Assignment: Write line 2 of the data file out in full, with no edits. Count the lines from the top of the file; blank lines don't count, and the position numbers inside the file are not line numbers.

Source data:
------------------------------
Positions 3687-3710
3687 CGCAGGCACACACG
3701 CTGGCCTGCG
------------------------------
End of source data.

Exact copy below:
3687 CGCAGGCACACACG